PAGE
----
30/01/2008 - 22:00

Perth prices stagnate

30/01/2008 - 22:00

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Perth house prices are on the verge of a sustained period of weakening, according to market analysts Australian Property Monitors.

Perth prices stagnate

Perth house prices are on the verge of a sustained period of weakening, according to market analysts Australian Property Monitors.

APM’s latest national report shows Perth’s median house price edged down 0.4 per cent to reach $508,776 in the December quarter of 2007, with the market posting better-than-expected growth of 1.7 per cent over the full calendar year.

The median price for units and apartments fell 2.4 per cent in the December quarter to $348,464, according to the report, indicating growth of just 0.7 per cent over 2007.

Perth was the only state capital to record a loss in value over the quarter, while Melbourne led the states with a 9.4 per cent rise in its median house price over the quarter.

The Victorian capital also had the strongest yearly growth by far, rising 25.2 per cent to $463,488 during the year.

Brisbane was the next strongest performer, with its median house price increasing by 20.1 per cent in 2007, narrowly beating Adelaide (20 per cent).

Both capitals nearly doubled growth in Hobart (11.3 per cent), while Sydney posted a meagre 4.8 per cent rise.

Perth retained its position as the second most expensive city by median price, although Canberra jumped 6.7 per cent in the quarter to $506,570, nearly matching Perth.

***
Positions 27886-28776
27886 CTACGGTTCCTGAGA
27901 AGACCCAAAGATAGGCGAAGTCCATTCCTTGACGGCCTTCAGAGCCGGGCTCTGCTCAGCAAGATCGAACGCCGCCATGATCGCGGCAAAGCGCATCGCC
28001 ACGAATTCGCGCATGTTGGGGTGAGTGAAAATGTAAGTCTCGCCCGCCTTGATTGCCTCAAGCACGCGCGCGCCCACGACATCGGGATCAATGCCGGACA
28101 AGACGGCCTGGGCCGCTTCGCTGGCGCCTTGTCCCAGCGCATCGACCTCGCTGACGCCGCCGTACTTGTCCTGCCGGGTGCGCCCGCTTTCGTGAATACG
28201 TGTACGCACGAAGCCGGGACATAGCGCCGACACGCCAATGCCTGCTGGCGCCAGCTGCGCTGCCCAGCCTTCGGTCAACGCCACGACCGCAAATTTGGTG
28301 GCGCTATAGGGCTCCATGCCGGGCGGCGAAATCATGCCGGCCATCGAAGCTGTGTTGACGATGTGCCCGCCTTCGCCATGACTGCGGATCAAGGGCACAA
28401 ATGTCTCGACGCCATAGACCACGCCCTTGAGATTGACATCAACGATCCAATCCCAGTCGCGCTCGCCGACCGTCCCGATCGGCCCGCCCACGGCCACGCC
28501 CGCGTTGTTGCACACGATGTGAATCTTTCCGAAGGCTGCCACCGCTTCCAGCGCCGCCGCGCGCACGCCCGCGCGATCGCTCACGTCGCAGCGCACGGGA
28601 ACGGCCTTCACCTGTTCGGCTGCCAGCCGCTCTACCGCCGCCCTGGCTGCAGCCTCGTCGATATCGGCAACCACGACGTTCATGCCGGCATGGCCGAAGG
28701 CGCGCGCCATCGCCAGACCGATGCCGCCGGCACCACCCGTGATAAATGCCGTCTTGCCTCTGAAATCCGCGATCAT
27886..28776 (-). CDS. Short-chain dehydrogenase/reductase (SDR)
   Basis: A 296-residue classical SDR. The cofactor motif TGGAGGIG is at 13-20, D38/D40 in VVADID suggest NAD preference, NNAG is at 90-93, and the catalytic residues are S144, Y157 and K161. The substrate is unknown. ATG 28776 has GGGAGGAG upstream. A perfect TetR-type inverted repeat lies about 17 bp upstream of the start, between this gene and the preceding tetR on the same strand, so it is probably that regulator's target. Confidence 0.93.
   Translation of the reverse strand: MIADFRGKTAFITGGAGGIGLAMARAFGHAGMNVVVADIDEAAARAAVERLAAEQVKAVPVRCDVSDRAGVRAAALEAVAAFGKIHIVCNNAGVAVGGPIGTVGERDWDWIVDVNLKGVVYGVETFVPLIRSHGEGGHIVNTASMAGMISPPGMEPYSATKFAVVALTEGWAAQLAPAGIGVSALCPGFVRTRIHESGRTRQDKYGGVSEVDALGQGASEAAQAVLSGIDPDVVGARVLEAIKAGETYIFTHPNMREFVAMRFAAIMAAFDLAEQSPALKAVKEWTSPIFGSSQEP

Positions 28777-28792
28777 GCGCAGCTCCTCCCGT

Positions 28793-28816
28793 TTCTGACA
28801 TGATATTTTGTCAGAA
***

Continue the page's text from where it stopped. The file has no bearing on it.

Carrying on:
APM general manager Michael McNamara said there were ominous signs that this was the beginning of a predicted weakening in the Perth housing market.

The group maintains that Perth house prices could fall by up to 10 per cent throughout 2008.

“The Perth market has been more resilient than we expected over the last 12 months, but this report shows the beginning of a sustained period of weakness in those markets that should see significant further easing in property values over 2008,” he said.

However, APM’s claim of a 0.4 per cent fall in the December quarter remains at odds with the Real Estate Institute of Western Australia’s estimate of a modest 1.1 per cent growth for the same period.

Reiwa president Rob Druitt said APM’s 0.4 per cent figure was based on early data, and the institute expected this figure to be revised upwards as more data was received.

Reiwa estimates the Perth market will experience modest median house price growth throughout 2008, with those suburbs located near the beach, river or city performing better than others.

“While the sharp prices growth of the boom is over, we anticipate modest growth continuing throughout 2008, although the market is patchy,” Mr Druitt said.

He questioned some of APM’s figures, noting that, in August 2006, APM predicted a Perth slump of up to 20 per cent for the following year, when prices grew by 8.9 per cent according to Reiwa’s data.

“So long as our economy remains strong and population grows there will be continuing demand in the housing market and pressure for rentals,” Mr Druitt said.

He advised sellers to ensure their property was priced to meet the market.

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